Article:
(Closed) Flouresence in a stone, milky or whiter?

posted 6 years ago in Rings
  • poll:
    Medium-strong flouresence makes a diamond milky : (7 votes)
    39 %
    Medium-strong flouresence makes a diamond whiter : (11 votes)
    61 %
  • Post # 2
    1629 posts
    Bumble bee

    Can’t really answer the poll question because … sometimes blue fluor makes a diamond milky … and sometimes it makes a diamond whiter … and sometimes it does neither. 

    The milky/hazy effect can be found with mbf, but is much more likely to be seen with sbf or vsbf. And the milky/hazy effect is more likely to happen with a whiter diamond, one in the D/E/F range. As far as the warmer diamonds go — H/I/J/K and on down — blue flurorescence can make them appear whiter — blue is complementary to yellow, so it kind of cancels the tint out. This is why the whiter diamonds are discounted when there is fluor there, and a premium is sometimes there when fluor is present in a warmer colored stone. Of course there are plenty of diamonds that you would never know fluoresce unless you had them under a black light. 

    My diamond is an E color, with mbf, and it has no effect on the stone whatsoever, aside from a slight blue shine in strong sunlight — a shine that you would never notice as blue unless you were specifically looking for it. 

    I think people should look for a diamond with fluoresence — if you buy a warmer stone it’s great because it can make it look whiter, and if you find a whiter stone it’s great (assuming no hazy/milky effect) because you’ve got a discount. 

    • This reply was modified 5 years, 10 months ago by alamana.
    Post # 4
    457 posts
    Helper bee

    I have an old European cut G color family diamond with very strong fluorescence. We got it appraised for insurance and the fluorescence was off the charts. It’s never looked milky to me, but it does tend to look bluer under some lights and extremely white under others. It doesn’t bother me at all, actually adds to the charm of the diamond I think. Whenever I take it to my jeweler for the clean and check they always comment on how white it is. I’ll add a picture for you, its not the best but it’s the only one I have on my phone. I was wearing a bright pink tshirt so that’s why there’s a little pink in there.

    Post # 8
    1629 posts
    Bumble bee

    How to handle this differs a bit if you are looking in person vs online. If looking in person, you would always want fluor because it will help any H’s and I’s you look at and it will mean a whiter diamond costs less — and you are there in person so if the diamond is milky/hazy you will see it. The problem comes in when you are looking for a diamond online — you won’t necessarily be able to tell from the picture (and in my opinion you should only buy from online vendors with pictures and videos) if the stone’s fluor results in the stone being milky/hazy. So if you are looking online, you want to ask the vendor to check to see if any fluoresence has a negative effect on the stone before you buy it.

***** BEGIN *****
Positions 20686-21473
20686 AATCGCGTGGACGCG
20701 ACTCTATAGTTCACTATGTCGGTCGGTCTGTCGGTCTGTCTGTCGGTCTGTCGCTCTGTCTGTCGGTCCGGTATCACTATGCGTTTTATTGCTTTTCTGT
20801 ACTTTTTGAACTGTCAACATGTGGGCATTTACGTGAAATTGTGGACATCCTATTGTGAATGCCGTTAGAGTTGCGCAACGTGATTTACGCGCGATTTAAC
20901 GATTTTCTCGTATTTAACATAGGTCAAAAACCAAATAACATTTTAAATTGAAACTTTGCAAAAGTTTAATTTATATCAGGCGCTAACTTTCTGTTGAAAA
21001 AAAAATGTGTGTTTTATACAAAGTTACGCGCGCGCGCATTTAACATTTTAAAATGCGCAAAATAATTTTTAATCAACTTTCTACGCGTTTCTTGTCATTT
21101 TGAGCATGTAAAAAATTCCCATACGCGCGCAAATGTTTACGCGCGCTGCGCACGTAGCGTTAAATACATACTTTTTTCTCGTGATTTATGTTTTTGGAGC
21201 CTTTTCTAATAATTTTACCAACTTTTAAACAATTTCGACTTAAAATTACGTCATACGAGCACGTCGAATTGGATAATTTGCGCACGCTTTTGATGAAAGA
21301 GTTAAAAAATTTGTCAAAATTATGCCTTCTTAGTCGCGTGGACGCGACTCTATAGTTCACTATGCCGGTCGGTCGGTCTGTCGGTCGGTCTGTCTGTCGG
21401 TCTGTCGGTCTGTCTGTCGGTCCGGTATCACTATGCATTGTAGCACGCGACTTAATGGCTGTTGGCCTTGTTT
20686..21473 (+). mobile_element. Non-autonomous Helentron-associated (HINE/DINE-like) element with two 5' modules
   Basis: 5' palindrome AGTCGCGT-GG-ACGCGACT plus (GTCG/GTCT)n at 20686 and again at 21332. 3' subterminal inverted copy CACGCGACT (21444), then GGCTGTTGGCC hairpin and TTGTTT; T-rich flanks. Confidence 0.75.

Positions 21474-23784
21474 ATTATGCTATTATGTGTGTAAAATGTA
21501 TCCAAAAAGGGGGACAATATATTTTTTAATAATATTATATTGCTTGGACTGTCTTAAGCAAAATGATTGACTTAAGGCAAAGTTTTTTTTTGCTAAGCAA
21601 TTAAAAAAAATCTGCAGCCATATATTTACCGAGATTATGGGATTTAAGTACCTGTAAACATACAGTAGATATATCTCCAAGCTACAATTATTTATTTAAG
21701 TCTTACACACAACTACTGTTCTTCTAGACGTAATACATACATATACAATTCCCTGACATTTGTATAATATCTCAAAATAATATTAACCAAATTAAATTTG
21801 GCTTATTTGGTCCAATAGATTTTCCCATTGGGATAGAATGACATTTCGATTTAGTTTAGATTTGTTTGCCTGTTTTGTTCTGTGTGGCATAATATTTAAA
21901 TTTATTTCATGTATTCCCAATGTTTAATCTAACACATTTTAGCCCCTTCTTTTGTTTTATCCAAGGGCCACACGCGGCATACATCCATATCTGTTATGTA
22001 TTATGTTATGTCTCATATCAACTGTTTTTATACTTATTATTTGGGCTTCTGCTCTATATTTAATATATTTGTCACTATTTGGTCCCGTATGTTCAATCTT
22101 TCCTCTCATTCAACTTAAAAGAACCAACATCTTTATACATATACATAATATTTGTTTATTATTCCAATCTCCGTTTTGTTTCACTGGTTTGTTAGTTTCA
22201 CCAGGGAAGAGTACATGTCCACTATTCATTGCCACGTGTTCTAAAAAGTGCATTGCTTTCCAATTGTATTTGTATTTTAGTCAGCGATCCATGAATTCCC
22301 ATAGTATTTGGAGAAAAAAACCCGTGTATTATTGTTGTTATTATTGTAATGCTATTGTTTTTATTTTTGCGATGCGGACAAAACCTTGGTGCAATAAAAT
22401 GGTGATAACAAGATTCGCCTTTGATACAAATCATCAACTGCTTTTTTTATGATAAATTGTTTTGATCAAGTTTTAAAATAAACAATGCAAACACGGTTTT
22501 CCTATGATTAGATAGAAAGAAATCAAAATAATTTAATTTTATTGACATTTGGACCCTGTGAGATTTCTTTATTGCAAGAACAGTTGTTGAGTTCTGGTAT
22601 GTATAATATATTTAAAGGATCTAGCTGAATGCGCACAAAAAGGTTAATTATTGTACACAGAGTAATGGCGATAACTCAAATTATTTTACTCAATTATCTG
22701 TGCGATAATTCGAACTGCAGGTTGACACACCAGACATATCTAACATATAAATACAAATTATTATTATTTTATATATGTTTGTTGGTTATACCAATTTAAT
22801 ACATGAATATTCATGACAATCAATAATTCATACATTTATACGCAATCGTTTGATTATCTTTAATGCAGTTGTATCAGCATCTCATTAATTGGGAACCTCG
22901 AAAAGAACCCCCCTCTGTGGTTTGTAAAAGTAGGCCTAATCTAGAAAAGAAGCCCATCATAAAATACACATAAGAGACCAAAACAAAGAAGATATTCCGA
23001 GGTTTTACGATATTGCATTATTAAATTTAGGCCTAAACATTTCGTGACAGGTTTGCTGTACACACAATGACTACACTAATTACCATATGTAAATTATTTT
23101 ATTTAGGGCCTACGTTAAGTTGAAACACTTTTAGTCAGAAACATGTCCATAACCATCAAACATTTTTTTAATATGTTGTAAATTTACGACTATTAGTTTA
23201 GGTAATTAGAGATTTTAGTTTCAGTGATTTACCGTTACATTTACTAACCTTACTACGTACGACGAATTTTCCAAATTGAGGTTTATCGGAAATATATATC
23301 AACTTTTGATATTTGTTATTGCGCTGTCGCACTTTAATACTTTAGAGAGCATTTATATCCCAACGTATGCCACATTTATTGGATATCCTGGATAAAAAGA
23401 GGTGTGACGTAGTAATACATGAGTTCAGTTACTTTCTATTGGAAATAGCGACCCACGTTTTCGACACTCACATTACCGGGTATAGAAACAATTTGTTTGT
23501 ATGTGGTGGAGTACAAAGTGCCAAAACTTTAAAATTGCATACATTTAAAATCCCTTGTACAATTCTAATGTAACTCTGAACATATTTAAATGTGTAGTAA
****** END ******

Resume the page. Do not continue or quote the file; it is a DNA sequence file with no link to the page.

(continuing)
I think the easy thing to do if buying online (I looked at Enchanted Diamonds and James Allen when we got mine) is to seek out blue fluor with the H and I stones, and make sure to ask if they can tell you if the fluor causes any issues. With G stones, you dont necessarily need it to counteract tint, but it can drive down price, which is also a great thing — just remember, again, to ask them to make sure the fluor has no detrimental effect on the diamond’s performance. Again, if buying in person, this isn’t really an issue because if fluor causes the diamond to look milky or hazy, you’ll see it because you are right there looking at it. 

    Hopes this helps. 

    Post # 9
    880 posts
    Busy bee

    For what it’s worth my stone is medium fluorescence cushion H color and it looks pretty white?  To me at least 🙃

    Post # 10
    3058 posts
    Sugar bee

    View original reply
    babybearinhipss:  I think it depends on the diamond, more of a case by case thing. I would definitely want to see the diamond in person before committing! Mine is an H with medium fluorescence, and I think for the most part it makes it look whiter.  I’ll share a pic with the blue color showing, and the other one to show that I think the ring is still clear despite fluorescence!

    Post # 11
    1629 posts
    Bumble bee



    I like this article on fluorescence because it has a chart at the bottom that details how much of a discount/premium one will get/pay when fluoresence is present. For example, very strong fluorescence in a D/VVS stone will result in a 10-15% discount, whereas very strong fluor in a J stone might mean the stone costs 3% more. 

    Post # 12
    1629 posts
    Bumble bee

    And here’s my E/VVS2/medium blue fluor. 

    The topic ‘Flouresence in a stone, milky or whiter?’ is closed to new replies.

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